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Taking part in clinical research


What is clinical research?

Clinical research is scientific research that includes people. Scientists do it to learn more about diseases. They also test new medical treatments or combinations of treatments that doctors already use. The goal is to find new and better treatments that help patients. You might also hear clinical research called a “clinical trial,” a “research study,” or just a study.

All the people taking part in clinical research are volunteers. Children are in clinical research studies if their parents or legal guardians agree.

Why do people take part in clinical research?

Some reasons for taking part in clinical research include:

  • Helping learn about disease,
  • Helping find new treatments,
  • Getting a treatment that is not available to the public yet, or
  • Getting a new treatment because the usual treatment does not work well.

Clinical research is different from regular medical treatment

Clinical research often includes medical treatment. But it is not the same as regular medical treatment for a disease or condition. Scientists do research to learn and possibly improve treatment for all children in the future. Every clinical research study has a plan that scientists must follow closely. The plan is sometimes called a protocol. They cannot change the treatment for each volunteer, like a doctor can for regular patients.

Medical treatment is the specific treatment a doctor recommends for your child. Doctors know the benefits of this treatment, and they can change the treatment plan just for your child.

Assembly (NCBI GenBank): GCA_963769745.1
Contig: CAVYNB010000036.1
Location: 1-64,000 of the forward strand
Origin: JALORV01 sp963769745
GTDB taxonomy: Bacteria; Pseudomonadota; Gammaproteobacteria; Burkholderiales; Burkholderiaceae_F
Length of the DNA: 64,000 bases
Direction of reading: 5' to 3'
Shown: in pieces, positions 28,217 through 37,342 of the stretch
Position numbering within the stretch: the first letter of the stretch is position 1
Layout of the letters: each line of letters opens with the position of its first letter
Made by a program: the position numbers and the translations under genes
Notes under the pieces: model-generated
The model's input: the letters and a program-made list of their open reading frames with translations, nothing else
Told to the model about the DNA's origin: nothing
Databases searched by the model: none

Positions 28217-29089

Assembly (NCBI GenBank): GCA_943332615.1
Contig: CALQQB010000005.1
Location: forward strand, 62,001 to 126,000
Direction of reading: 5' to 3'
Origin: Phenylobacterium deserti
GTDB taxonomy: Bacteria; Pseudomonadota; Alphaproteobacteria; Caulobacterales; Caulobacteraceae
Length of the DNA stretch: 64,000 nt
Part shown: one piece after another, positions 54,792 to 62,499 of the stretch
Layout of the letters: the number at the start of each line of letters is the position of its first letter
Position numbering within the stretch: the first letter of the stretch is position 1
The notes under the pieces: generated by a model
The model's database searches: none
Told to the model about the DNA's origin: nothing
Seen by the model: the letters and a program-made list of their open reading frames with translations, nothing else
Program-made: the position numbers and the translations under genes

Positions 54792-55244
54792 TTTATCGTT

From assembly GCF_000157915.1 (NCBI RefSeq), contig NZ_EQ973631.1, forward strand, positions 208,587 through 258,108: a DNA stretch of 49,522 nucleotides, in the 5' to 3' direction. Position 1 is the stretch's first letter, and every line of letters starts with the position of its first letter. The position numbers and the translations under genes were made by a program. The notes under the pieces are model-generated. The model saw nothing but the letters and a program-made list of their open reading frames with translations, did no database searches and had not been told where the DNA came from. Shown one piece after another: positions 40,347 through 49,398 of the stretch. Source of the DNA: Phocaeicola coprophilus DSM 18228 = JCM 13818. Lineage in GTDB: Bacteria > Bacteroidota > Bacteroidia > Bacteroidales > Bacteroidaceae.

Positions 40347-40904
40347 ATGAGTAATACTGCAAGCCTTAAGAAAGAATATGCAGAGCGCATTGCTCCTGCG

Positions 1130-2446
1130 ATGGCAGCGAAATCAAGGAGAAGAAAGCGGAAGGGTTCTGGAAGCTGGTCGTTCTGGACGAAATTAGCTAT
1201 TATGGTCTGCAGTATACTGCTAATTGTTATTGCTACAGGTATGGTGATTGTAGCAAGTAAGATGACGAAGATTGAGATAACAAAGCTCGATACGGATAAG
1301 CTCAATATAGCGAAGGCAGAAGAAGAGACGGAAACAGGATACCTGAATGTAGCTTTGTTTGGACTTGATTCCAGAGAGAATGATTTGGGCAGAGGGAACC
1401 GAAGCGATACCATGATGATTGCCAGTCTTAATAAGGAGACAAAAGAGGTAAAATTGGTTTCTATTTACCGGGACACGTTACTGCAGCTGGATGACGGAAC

Your child might have both medical treatment and clinical research treatment. The medical treatment is known, but the clinical research treatment is new. It is not fully tested or approved yet. You can also choose for your child to have just medical treatment or just clinical research treatment.

Who is in charge of clinical research?

Many people work together to make sure scientists do clinical research safely and correctly. A group called an Institutional Review Board reviews every new clinical research study at a hospital or medical school before the study starts. The Institutional Review Board, or IRB, is a group of scientists, doctors, other health care professionals, and people from the community. They consider the benefits and risks of the research study. They can approve the study or ask scientists to make changes. The IRB helps make sure the patients who volunteer to be in a clinical research study are protected. 

If you are interested in clinical research

If you are interested in taking part in clinical research, or having your child take part, you meet with someone from the clinical research team. They spend time telling you about the study before you decide. They will use words you and your child can understand. The research team member will also encourage you to ask questions so you and your child know exactly what to expect.